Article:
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February 2013 Events


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"Poland's Wild East: Civilization and Backwardness on the Fringes of Interwar Europe"

Kathryn Ciancia, Stanford University

 


When: Friday, February 1, 2013 at 4:00 pm
Where: 5233/5243 Mosse Humanities Building (Curti Lounge)

Sponsors: Dept. of History


 

 

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"Strange Fruit: Bialik and Kishinev in the Spring of 1903"

Marcus Moseley, Northwestern University

 


When: Thursday, February 7, 2013 at 4:00 pm
Where: Union South

Sponsors: Center for Jewish Studies, Center for Russia, East Europe, and Central Asia (CREECA)


About the lecture: In this lecture, Marcus Moseley (Associate Professor of Hebrew and Yiddish Literature, Northwestern University) explores an unnoticed coincidence in the life of poet Hayim Bialik (1873-1934), perhaps best known for his epic poem "In the City of Slaughter," a response to the Kishinev pogroms. In 1903--the same year he composed "In the City of Slaughter" --Bialik made his first public autobiographical statement in a letter to Yosef Klausner, who was working on Bialik's biography at the time. Bialik's letter is generally seen as an essential matrix for the poet's later autobiographical explorations and is extensively quoted. The themes encountered within both ""Ir ha haharega" and "Di shekhite shtot", the poet's canonical responses to Kishinev, resonate within the autobiographical letter to reveal a complete psycho-historical drama. Finally, this talk considers the extraordinary parallels between "Strange Fruit", first sung by Billie Holiday, and the circumstances of its composition by Jew of Eastern-European descent. In sum, this lecture should be appealing to a wide range of audiences: those interested in Jewish Studies, Russian History, and literature--not to mention those who enjoy looking at confluences between literary studies and popular culture.

 

About the speaker: Marcus Moseley received his M.A.in Religious Studies from the University of Edinburgh and his Ph.D. from the University of Oxford in 1990 in Hebrew and Yiddish literature. He was awarded a Koret Foundation Jewish Studies Publication Program prize for his book, Being For Myself Alone: Origins of Jewish Autobiography (Stanford University Press, 2005), which investigates the development of autobiography among the Jews in Eastern Europe from the 19th century to the period just around World War I. His focus in this book is on works written in Hebrew, but he also spends a significant amount of time considering Yiddish and German works as well as the interaction among these languages of Jewish expression in this period.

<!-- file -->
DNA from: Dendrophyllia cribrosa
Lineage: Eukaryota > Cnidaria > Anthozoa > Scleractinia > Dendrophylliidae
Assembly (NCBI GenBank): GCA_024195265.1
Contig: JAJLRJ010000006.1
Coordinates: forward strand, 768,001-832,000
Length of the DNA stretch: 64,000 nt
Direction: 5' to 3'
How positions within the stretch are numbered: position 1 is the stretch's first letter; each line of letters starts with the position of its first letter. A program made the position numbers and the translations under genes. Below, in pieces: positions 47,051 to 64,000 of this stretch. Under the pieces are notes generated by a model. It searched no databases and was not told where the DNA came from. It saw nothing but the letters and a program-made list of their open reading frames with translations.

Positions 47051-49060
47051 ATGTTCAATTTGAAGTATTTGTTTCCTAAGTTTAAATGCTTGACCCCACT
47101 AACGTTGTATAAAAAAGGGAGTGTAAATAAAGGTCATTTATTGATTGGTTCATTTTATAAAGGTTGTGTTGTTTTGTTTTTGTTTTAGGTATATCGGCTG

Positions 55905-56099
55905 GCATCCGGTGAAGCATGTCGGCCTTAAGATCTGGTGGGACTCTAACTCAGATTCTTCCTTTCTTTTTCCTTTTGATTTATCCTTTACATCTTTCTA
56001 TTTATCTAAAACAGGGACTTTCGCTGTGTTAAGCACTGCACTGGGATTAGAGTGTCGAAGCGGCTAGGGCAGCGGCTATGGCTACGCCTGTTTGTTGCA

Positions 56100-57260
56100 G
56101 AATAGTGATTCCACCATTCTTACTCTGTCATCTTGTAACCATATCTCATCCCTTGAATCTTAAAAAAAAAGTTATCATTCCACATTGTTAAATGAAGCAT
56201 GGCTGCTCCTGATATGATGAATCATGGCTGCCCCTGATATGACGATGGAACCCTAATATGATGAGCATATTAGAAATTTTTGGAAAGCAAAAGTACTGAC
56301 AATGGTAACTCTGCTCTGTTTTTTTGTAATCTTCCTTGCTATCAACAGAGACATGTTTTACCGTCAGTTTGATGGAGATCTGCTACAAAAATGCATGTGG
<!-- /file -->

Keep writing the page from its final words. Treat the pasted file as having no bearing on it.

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Muslims in China Film Series:

"Beside the River"

 

 


When: Monday, February 11, 2013 at 7:00 pm
Where: 22 Ingraham

Sponsors: Center for East Asian Studies


Muslim Minorities in China film series, held in conjunction with EA 301: Islam in China, Spring 2013. Chinese name:大河沿 60 min., 2005, Directed by Liu Xiangchen劉湘晨, in Uyghur with English Subtitles)

 

This film documents the challenges of daily life for members of a Uyghur family that live 3-4 hours south of Xinjiang’s capitol of Urumqi, in the heart of the Taklamakan Desert

 

 

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Nordstrom

Click here to view a PDF of this poster.

"Obstacles and Pathways to Conducting Research for Health in Eastern Europe"

David L. Nordstrom, University of Wisconsin-Whitewater

 


When: Thursday, February 14, 2013 at 4:00 pm
Where: 206 Ingraham Hall

Sponsors: Global Health Institute, and the Center for Russia, East Europe, and Central Asia (CREECA)


About the lecture: Prof. Nordstrom will share his impressions of the current state of scientific publication and of the major causes of disease in eastern Europe. Nordstrom has visited Ukraine three times, twice sponsored by the Fulbright Program of the US State Department. This large "borderland" country is struggling to modify its Soviet-era institutions and concepts to ones that are common in the West. A leading proponent of and contributor to efforts to modernize Ukraine's disease surveillance and control capacity is the newly established national school of public health in Kyiv. As shown by the continuing failure to eradicate polio from the world, progress toward "health for all" requires that all countries be able to share basic access to essential health information and resources.